Pentax K-01 Digital Camera Review
The K-01's decent video performance is overshadowed by its frustrating controls and awkward handling.
With its thick body and unique construction of the Pentax K-01—created by industrial designer Marc Newson—clearly wasn't produced with filmmaking in mind. The camera offers no handling advantages when it comes to shooting video, and, while its video performance numbers weren't bad, there are much better video-capable DSLRs, system cameras, and camcorders in the K-01's price range ($900 with kit lens).
Motion & Sharpness
Videos are captured at 30 frames per second, so they’re not quite as smooth as 60 fps content, but still free of trailing and judder. Additionally, the K-01 has options for 24p and 25p video recording, both of which produce a more film-like aesthetic than the 30p frame rate. Artifacting was barely noticeable when shooting with the K-01’s highest quality setting, making the camera’s motion video test very attractive overall.
See our full motion performance review, including video clips.
When panning with the K-01, the camera does produce a strong wobble in its video image. This is called a “rolling shutter” effect, and it is a result of the large image sensor not being able to “catch up” fast enough with what the camera is recording (thus the top and bottom of the frame become out of sync). You can see the rolling shutter effect in the video below.
Sharpness takes a hit during video, even though this is a Full HD 1080p device. The camera was able to resolve 525 lw/ph horizontally and 500 vertically. These results aren't anything special, and they're roughly what we'd expect to see from a mid-range HD camcorder in the $500 price range. The K-01 managed to produce a sharper image when we kept the camera perfectly still and didn't record fast-moving objects. But panning the camera or shooting subjects in motion showed off the K-01's video sharpness flaws. We also noticed the K-01 did a decent job retaining image sharpness when we lowered the lights. Read our full sharpness performance review.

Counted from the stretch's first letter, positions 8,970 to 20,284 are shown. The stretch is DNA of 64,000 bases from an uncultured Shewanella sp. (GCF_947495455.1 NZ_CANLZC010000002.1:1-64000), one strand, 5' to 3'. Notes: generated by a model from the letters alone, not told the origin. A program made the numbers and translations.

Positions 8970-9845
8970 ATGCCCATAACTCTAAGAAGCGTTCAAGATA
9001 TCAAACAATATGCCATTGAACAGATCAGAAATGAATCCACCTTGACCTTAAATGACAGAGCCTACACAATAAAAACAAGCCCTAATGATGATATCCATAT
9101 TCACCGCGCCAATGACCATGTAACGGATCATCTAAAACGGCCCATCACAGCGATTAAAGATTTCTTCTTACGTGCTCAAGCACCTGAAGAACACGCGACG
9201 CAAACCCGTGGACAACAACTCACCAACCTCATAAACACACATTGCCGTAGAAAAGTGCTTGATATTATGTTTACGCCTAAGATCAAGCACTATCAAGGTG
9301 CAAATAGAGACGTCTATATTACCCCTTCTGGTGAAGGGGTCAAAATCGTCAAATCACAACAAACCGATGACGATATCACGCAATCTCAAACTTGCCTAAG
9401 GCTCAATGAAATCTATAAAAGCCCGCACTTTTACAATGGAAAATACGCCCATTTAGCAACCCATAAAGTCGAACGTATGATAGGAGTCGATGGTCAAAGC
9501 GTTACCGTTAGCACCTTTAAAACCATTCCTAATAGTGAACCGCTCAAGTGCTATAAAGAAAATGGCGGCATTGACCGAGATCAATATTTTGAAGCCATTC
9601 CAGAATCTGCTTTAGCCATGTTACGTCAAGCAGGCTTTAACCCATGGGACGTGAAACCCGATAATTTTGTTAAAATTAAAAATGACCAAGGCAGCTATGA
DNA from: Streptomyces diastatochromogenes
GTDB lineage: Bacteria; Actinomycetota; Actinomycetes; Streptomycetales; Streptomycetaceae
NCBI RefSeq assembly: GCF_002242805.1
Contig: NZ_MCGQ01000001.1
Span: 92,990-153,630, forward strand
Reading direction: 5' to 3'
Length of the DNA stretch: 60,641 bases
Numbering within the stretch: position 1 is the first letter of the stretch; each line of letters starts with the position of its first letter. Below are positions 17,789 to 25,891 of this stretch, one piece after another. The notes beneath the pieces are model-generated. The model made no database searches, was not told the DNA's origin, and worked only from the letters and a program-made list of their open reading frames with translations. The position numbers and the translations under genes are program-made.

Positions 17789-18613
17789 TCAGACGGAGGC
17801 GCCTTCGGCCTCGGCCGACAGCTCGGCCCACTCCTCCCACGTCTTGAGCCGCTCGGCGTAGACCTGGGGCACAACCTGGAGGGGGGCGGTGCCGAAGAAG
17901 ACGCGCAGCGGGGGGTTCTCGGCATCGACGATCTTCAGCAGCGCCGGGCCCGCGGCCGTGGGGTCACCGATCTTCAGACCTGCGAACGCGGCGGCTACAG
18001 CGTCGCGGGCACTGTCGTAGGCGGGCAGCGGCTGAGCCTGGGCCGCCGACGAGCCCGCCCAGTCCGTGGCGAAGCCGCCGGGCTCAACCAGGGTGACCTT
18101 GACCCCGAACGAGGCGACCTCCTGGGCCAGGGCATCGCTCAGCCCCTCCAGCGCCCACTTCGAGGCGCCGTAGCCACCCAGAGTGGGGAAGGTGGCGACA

It’s likely the reason low light doesn’t impact sharpness too severely is because the camera is just so sensitive. In order to gather 50 IRE of image data, the sensor needed only 3 lux of ambient illumination. That’s quite an amazing result, placing the K-01 on par with not only the best SLRs, but the best camcorders as well.
Read our full low light sensitivity performance review.
Thanks to its large image sensor and quality kit lens, it was easy to shoot good video with the Pentax K-01. But we seem to say that about nearly all video-capable DSLRs and interchangeable lens system cameras these days, so in that aspect the K-01 isn’t anything special. Its decent image quality aside, the K-01 does not have the handling attributes or feature set that we like to see from a high-functioning video recording device.
For starters, the camera has a terribly loud and slow autofocus system in video mode that practically forces you to use manual focus whenever you shoot video. The manual focus ring on the kit lens is good for taking photos, but we weren’t that impressed with the way it handled for video. The flat design of the pancake lens made it easy to accidentally drop your finger in front of the glass when you adjust the lens ring, and that’s not something you want to see in the middle of a recording.
The camera does have a good set of exposure controls in video mode, and all three (ISO, aperture, and shutter speed) can be set while recording video. Sadly, we found the camcorder experienced something of a glitch when we shot video in modes other than its dedicated movie mode on the mode dial. Here’s what happens: if you select manual exposure in the video menu the camera’s aperture control will start to spasm when you try to record video in one of the manual photo modes (shutter-priority, aperture-priority, or manual mode). This problem never occurred when we shot in video mode (no matter what the exposure setting), nor did it occur when we shot in any of the photo modes on the mode dial—as long as video exposure was set to Program.
It's clear Pentax has a ways to go before its cameras will earn consideration among the best for video. The K-01, with its good video performance scores and strong low light sensitivity, is certainly a start... but the handling kinks need to be worked out to attract the attention of dedicated videographers.
To read our full conclusions for the Pentax K-01 including analysis of the camera's video handling and audio options, plus see sample videos and photos, visit the full review at DigitalCameraInfo.com.
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